STEEN, Annie (nee Campbell ) On Tuesday, January 15, 2002 at home in her 98th year. Predeceased by husbands Clifford Cole and Earl Steen and brother Wallace Campbell. Beloved mother of Graham Cole (Marjorie), Georgia; Jim (Maureen) and Elaine of Ottawa. Cherished grandmother of Melanie of Toronto, Tom of Ottawa, Pam of Vancouver, Grant and Elaine of Georgia. Great-grandmother of Amanda and Tess of Toronto and Chad and Nicole Georgia. Annie was a great storyteller and loved to recite poetry. She will be greatly missed by friends, family and neighbours. Friends may visit at the West Chapel of Hulse, Playfair & McGarry, 150 Woodroffe Avenue (at Richmond Road) on Friday, January 18 from 3 to 5 and 7 to 9 p.m. A Funeral Service will be held in the Chapel on Saturday, January 19 at 2 p.m. Interment at St. Mark's Anglican Cemetery, Pakenham in the Spring. Contributions to the charity of your choice would be appreciated. Hulse, Playfair & McGarry 728-1761

BARKER, ROBERT (BOB) JAMES - With courage and unimaginable strength and consideration for the family he loved and surrounded by that same family at his home on Tuesday, January 15, 2002 . Bob Barker of Almonte, age 57 years. Dearly loved husband of Agnes Shean and much loved dad of Corey and Tammy. Fondly remembered by his granddaughter, Breanna. Dear brother of Wanda Bellfountaine (Ken) of Calgary, Alberta; lan (Louise) of Almonte and Faye of Perth. Predeceased by his brother; Laurie. Much loved uncle, friend & co-worker. Friends called at the C.R. Gamble Funeral Home & Chapel 127 Church Street Almonte, Ontario. From 12 noon Friday until time of service in the Chapel at 2 p.m. Rev. S. Derek Shelly officiated. Interment of Cremated, remains, Auld Kirk Cemetery, Almonte. Donations in memory of Bob may be made to the Almonte General Hospital or Fairview Manor and would be greatly appreciated by his family.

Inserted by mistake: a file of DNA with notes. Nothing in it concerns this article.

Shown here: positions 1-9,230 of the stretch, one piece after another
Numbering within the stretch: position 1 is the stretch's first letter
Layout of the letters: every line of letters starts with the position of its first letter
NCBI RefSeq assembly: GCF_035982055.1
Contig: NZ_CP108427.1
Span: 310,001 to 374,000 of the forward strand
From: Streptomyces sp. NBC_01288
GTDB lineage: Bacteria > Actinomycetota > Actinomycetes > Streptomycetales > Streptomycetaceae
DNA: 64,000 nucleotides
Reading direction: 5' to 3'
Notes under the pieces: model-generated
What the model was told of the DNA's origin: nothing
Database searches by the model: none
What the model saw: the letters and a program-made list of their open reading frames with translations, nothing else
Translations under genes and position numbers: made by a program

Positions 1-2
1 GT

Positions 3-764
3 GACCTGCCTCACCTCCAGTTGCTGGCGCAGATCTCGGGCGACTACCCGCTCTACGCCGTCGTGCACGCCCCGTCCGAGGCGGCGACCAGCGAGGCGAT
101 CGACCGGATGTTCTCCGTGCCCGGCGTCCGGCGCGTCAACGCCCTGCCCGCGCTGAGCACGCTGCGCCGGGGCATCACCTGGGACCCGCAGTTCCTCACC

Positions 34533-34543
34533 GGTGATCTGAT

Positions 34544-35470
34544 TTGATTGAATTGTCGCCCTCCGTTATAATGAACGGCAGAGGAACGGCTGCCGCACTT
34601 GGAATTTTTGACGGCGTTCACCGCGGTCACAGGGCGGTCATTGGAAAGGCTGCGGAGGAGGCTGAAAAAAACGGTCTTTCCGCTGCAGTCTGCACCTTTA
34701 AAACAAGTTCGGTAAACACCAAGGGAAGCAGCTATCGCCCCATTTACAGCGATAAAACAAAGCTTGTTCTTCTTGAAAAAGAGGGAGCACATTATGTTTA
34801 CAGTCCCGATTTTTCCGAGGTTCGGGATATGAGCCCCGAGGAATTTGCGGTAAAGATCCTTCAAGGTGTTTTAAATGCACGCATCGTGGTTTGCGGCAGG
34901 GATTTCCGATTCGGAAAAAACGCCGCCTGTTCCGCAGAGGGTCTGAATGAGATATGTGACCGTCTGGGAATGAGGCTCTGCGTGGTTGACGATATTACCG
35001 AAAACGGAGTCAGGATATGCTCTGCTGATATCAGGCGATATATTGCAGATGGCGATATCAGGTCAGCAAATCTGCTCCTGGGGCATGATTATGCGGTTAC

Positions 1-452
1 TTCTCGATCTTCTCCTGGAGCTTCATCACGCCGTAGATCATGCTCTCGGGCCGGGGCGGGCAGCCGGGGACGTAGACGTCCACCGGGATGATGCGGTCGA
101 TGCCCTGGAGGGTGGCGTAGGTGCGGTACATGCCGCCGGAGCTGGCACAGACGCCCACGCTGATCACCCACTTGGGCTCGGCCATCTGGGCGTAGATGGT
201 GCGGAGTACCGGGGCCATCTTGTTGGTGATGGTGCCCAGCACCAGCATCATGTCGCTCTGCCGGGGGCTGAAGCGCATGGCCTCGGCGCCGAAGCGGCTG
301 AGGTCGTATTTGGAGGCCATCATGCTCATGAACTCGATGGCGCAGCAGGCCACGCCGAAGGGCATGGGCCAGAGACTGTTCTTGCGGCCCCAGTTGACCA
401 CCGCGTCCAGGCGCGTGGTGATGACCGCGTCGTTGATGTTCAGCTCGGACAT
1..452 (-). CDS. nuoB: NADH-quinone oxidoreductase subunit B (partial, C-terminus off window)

The End of the Practical Scrapbook - 26 January, 2002 - Keith Thompson, Clayton, Ontario

Posted: 07 September, 2004.